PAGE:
As noted above, gold didn't get any real boost from the usual source even though two other inflation-linked commodities did. As of 8:15, the spot price was $1,536.10 for a drop of $3.00 on the day. The Kitco Gold Index attributed -$9.30 to predominant selling and +$6.30 to a weakening greenback.
The U.S. Dollar Index, as indicated above, greeted the return of normal trading with an extended skid as the Euro recovered to erase about half of the loss it sustained early this month. From around 74.95, it first slipped and then tumbled last evening to bottom around 74.45 last night. A recovery climb topped out at a little above 75.65 which was reached at 3:10 AM ET. After that peak, the Index slid to 74.475 but double-bottomed there. It then climbed up to 75.65 it settled into a range. As of 8:24, it was slipping back at 74.60.
A Reuters report said that gold was pulled in two different directions by nervousness over Grecian sovereign debt and a rise in oil, which the article said held gold back. The Euro was lifted by a Wall Street Journal report saying that the German government may make concessions to facilitate another bailout of the Grecian one. Still, gold's down on the month and is having a tough time climbing.
"We have the Greek and the U.S. debt issues, it is all supportive, but what is going to make gold go back up to the highs of the year? Can it achieve that just by renewed interest or does it require some big-impact event?" said Mitsubishi analyst Matthew Turner.Speculators increased their holdings of gold contracts for the first time since mid-April last week. Gold ETFs, although still down on the year, have attracted more cash than other commodity ETFs this month. Because of the Memorial Day holiday, holdings of the SPDR Gold Shares Trust were unchanged yesterday at 1,213.17 tonnes.
"We've seen after a brilliant start to the year, the global economy has slowed quite quickly, partly due to Japan but also because of a slowing China and a slowing U.S. and so on ... the question is can the economy recover on its own or will it get worse, or will we see more stimulus measures?"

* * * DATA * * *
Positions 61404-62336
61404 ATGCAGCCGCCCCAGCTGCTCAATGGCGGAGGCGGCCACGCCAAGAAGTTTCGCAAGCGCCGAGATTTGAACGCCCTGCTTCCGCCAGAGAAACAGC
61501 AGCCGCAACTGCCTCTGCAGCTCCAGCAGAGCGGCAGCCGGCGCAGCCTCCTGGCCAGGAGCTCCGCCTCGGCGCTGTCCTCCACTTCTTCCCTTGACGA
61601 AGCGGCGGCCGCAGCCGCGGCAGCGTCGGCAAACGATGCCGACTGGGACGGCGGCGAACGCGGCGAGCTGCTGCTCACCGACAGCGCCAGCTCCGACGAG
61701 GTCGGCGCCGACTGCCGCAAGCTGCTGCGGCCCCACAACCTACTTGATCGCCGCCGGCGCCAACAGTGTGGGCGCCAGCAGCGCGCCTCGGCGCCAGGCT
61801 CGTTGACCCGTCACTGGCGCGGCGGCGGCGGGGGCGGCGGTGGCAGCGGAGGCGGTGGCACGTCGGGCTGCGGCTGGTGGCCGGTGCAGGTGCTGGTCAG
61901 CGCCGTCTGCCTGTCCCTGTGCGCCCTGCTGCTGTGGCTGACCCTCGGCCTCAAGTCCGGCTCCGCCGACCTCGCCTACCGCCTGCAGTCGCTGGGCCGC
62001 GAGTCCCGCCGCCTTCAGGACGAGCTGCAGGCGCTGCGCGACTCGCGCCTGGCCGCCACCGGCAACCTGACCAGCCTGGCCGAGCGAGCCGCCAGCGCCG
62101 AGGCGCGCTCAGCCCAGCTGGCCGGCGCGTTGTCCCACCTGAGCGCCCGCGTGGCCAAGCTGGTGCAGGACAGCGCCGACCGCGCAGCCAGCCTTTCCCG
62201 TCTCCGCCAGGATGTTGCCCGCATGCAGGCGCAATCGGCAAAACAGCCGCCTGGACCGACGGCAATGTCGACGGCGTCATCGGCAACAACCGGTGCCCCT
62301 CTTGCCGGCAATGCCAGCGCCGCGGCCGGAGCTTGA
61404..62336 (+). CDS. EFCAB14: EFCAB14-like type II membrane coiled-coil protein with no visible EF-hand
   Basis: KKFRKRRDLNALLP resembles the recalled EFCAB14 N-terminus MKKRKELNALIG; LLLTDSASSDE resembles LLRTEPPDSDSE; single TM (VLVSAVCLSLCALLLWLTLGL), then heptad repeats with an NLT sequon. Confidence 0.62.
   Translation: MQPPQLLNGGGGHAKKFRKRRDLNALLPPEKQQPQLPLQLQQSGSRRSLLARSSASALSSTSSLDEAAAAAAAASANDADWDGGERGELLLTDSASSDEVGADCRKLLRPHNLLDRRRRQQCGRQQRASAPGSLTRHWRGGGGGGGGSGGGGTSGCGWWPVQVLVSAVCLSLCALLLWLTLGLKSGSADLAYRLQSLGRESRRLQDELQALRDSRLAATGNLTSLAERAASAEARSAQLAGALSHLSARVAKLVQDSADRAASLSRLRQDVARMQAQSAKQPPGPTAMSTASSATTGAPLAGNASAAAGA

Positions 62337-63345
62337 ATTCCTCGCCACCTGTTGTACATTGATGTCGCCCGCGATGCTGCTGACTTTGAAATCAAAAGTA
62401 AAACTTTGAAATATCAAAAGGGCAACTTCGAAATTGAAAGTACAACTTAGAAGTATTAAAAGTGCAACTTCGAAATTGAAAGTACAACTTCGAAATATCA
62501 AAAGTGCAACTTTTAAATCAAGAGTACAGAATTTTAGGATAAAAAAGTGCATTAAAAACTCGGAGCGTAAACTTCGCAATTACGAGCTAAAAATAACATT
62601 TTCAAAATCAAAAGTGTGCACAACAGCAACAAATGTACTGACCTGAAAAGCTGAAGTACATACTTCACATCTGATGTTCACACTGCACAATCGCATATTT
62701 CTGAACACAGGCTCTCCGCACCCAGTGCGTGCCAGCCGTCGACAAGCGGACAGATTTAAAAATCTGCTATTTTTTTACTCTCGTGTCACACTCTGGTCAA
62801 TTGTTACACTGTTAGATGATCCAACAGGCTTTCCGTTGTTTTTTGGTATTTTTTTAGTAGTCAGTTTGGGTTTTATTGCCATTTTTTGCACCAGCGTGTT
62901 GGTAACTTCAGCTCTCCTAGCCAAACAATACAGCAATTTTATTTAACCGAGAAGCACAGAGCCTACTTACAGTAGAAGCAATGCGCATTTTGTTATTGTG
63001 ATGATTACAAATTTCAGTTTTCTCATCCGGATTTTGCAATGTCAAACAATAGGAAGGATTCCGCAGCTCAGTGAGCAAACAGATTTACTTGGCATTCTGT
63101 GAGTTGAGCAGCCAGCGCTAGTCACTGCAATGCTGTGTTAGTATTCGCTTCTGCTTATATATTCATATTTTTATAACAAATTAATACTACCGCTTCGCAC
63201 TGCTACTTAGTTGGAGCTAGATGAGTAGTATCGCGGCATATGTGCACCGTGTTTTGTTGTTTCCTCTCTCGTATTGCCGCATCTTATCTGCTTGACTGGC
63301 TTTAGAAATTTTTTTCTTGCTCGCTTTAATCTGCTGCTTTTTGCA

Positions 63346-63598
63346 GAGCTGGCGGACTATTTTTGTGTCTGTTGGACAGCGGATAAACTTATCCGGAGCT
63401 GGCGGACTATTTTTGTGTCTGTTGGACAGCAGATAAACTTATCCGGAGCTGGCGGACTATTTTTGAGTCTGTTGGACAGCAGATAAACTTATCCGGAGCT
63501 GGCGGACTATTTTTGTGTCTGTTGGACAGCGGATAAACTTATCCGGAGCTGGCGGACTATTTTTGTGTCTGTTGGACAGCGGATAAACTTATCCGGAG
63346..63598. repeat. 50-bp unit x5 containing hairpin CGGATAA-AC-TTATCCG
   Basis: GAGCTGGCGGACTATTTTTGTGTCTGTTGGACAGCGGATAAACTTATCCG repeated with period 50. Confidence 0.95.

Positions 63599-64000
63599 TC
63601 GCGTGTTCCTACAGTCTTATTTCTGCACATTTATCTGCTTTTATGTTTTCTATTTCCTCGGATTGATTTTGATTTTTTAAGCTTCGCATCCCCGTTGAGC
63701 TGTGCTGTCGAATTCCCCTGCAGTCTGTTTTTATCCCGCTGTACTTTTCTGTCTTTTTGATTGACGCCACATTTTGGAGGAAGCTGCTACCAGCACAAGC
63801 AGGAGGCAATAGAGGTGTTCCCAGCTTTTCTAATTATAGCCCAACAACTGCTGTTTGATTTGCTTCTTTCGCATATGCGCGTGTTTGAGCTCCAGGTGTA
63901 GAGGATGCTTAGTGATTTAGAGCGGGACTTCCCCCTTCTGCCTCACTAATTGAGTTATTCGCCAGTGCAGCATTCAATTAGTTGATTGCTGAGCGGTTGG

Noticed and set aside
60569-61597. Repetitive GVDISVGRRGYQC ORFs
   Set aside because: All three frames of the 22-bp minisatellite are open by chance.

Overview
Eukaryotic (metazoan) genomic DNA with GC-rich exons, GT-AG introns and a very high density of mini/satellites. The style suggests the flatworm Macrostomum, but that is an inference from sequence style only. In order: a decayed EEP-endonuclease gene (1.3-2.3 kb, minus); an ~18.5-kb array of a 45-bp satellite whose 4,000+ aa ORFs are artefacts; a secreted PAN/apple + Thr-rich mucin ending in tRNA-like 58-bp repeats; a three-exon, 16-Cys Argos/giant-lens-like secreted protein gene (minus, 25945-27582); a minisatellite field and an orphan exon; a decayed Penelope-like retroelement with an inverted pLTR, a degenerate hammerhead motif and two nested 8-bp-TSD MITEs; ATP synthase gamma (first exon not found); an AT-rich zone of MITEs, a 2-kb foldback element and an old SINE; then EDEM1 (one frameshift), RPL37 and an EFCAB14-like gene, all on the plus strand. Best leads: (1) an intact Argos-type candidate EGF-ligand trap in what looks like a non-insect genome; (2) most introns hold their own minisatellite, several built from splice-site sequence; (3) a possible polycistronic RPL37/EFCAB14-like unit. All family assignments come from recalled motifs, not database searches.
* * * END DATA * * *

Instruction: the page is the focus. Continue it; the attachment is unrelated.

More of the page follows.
A Wall Street Journal report said that spot gold came close to making a four-week high on Eurozone concerns. The article saying that the German governnment may drop its demand for Grecian sovereign debt to be rescheduled as the price of the second bailout, helped the metal somewhat.
In a monthly report, Swedish bank SEB said the persistent speculation over the debt crisis, including the recent impasse over Greece's funding needs as well as the increasing risk of contagion within the euro zone, is lending strength to the market.Gold ETF holdings are also creeping up.
Continuing demand for the metal as a hedge against inflation in China is also supportive for gold and should help the market to "easily" pass above $1,600 per ounce in the short term, the bank said.
With no economic data to influence it, gold sunk to the low 1530s after regular trading started. Although initially holding above $1,535, it sunk below on the greenback reversing direction and making a run at 74.65. As of 8:42, the spot price was $1,533.90 for a drop of $5.20 on the day. The Kitco Gold Index assigned -$11.35's worth of change to predominant selling and +$6.15's worth to greenback weakening. After making that jump, the U.S. Dollar index slipped back after encountering resistance, but it got its strength back and tried again. As of 8:46, it had slipped again at 74.61.
Yesterday's gains were reversed, which isn't that much of a surprise since trading was very thin and unrepresentative of a normal day. Despite two tries at breaking $1,540, gold fell further below its close last Friday once 8:30 arrived. It's not a very auspicious start to the shortened week, but the first half hour of regular trading isn't often representative of the rest. Still, gold is going to endure some volatility today as the greenback shakes off last night's tumble. With luck, there'll be another try at $1,540 but the odds don't seem good for a sustained break above that resistance level.